Alexandra Aaron is a sophomore at the University of Wisconsin-Madison studying History and Political Science.
Do you have “government approved” photo identification?
Most people have driver’s licenses, passports or Student IDs from accredited universities or colleges. However, there are many who do not possess these forms of identification. For those who live in Wisconsin, this is now an issue.
In 2011, Governor Scott Walker signed a bill into law that would require government-issued or approved picture identification in order to vote. This Republican-backed law has drawn considerable opposition from Democrats and those that view this measure as an attempt to disenfranchise a socioeconomic demographic of low-income voters that are more likely to vote for Democratic candidates.
Intended to combat voter fraud, the law’s objective has drawn criticism from those who cite its proponents’ failure to provide more than two instances where fraud occurred in previous elections during litigation.  Whether or not voter fraud is in fact an issue in Wisconsin, it’s possible the law intended to solve the alleged problem will disenfranchise an entire class of citizens by creating an economic burden.
So, does this law violate equal protection?
In the 1890s, Southern states instituted poll taxes and literacy tests designed to disenfranchise African Americans who had, just two decades earlier, been granted suffrage with the ratification of the 15th Amendment. A series of Supreme Court decisions found these measures to be unconstitutional under equal protection, culminating in the 1965 Civil Rights Act that prohibited the imposition of such qualifications.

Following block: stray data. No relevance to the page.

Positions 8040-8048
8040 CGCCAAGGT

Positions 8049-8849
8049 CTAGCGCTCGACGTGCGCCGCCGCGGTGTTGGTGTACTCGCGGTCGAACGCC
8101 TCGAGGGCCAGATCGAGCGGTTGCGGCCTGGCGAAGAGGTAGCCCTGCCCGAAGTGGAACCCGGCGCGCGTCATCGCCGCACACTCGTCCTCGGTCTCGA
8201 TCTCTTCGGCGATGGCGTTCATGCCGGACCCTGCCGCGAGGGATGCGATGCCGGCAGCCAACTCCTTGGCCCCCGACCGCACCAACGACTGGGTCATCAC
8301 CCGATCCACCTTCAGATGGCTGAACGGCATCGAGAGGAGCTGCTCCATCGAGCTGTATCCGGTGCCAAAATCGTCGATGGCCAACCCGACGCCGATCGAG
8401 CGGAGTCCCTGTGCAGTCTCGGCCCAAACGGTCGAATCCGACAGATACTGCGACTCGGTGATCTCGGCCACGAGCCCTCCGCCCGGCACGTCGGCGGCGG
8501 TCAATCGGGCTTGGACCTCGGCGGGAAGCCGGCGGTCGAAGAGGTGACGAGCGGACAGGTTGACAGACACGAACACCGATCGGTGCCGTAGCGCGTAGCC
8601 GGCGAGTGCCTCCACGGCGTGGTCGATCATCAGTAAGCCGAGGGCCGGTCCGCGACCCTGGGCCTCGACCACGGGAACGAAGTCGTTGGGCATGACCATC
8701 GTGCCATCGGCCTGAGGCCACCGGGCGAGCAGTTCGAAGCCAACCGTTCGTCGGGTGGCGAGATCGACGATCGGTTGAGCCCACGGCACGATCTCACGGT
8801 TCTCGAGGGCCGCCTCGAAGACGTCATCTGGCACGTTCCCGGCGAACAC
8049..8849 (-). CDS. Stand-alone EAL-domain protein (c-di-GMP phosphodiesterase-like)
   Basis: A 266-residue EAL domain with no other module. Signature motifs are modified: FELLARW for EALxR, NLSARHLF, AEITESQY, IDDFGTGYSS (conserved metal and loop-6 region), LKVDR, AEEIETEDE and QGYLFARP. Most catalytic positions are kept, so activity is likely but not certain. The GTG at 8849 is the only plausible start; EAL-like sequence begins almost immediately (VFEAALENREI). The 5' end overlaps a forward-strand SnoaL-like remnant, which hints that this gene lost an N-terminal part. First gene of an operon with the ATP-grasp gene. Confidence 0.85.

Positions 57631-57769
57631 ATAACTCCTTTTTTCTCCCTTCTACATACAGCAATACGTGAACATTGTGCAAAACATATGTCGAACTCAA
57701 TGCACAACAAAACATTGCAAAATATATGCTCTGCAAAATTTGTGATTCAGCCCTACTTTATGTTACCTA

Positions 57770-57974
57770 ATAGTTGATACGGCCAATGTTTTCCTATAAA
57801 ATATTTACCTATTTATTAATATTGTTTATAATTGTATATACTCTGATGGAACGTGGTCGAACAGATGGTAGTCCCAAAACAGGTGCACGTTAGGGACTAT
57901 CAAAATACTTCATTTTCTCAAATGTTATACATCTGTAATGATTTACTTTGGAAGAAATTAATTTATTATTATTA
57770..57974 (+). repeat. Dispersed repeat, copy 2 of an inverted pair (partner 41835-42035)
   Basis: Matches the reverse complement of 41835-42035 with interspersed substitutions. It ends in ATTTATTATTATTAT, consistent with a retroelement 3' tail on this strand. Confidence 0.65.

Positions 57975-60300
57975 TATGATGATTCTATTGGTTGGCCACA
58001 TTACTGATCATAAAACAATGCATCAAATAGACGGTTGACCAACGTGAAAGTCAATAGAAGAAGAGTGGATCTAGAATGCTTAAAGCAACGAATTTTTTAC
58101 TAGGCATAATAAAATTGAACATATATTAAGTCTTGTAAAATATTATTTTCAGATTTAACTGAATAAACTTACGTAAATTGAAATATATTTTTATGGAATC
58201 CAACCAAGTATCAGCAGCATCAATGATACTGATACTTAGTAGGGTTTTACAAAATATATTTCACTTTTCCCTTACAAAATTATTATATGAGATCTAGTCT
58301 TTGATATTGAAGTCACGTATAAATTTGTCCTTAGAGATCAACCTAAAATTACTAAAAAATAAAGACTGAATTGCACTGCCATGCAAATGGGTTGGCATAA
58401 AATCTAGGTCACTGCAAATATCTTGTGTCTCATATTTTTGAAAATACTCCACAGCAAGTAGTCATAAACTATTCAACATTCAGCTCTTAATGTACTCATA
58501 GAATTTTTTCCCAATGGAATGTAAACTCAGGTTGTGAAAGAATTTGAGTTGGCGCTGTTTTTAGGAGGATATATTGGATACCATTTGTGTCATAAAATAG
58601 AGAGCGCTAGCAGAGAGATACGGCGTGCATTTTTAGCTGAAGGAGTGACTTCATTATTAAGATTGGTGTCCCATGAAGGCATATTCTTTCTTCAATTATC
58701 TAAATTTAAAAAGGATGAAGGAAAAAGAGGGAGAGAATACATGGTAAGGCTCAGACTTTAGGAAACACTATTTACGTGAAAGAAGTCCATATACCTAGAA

Restricting suffrage to those that could read and write, as a means of measuring competency necessary to participate in the democratic process, was a common measure implemented throughout the 19th century. Requiring photo identification to vote as a means of protecting the democratic process may seem reasonable at first glance. However legitimate its intent, the ramifications of this law merit consideration.
It is estimated that this law will disenfranchise 11 percent of eligible voters,  including 4.5 percent of African American and other minority voters.  Frank, the plaintiff and an eligible voter, is 86 years old and lacks a copy of her birth certificate, which she would need in order to apply for photo ID at the Department of Motor Vehicles. To replace her birth certificate would cost upwards of $200, a sum that she and many others in similar circumstances cannot afford.
The legislators who voted this measure into law were, for the most part, not elected by the individuals they have acted to disenfranchise. In November the impact of this legislation on their reelection efforts will be determined.
 Frank v. Walker: Fighting Voter Suppression in Wisconsin, https://www.aclu.org/voting-rights/frank-v-walker-fighting-voter-suppression-wisconsin (accessed September 20, 2014).
 New Voter ID Law is Misguided, http://host.madison.com/daily-cardinal/opinion/new-voter-id-law-is-misguided/article_e420e5c6-3eed-11e4-811d-63af9816c67f.html (accessed September 20, 2014).
 http://www.docstoc.com/docs/document-preview.aspx?doc_id=124501321 (accessed September 21, 2014)
 Wisconsin Voter ID Law Will Disenfranchise Minorities, Young Voters, http://badgerherald.com/oped/2014/09/18/voter-id-law/#.VCJ1C_ldVps (accessed September 20, 2014)
Photo credit: Flickr User Brendan C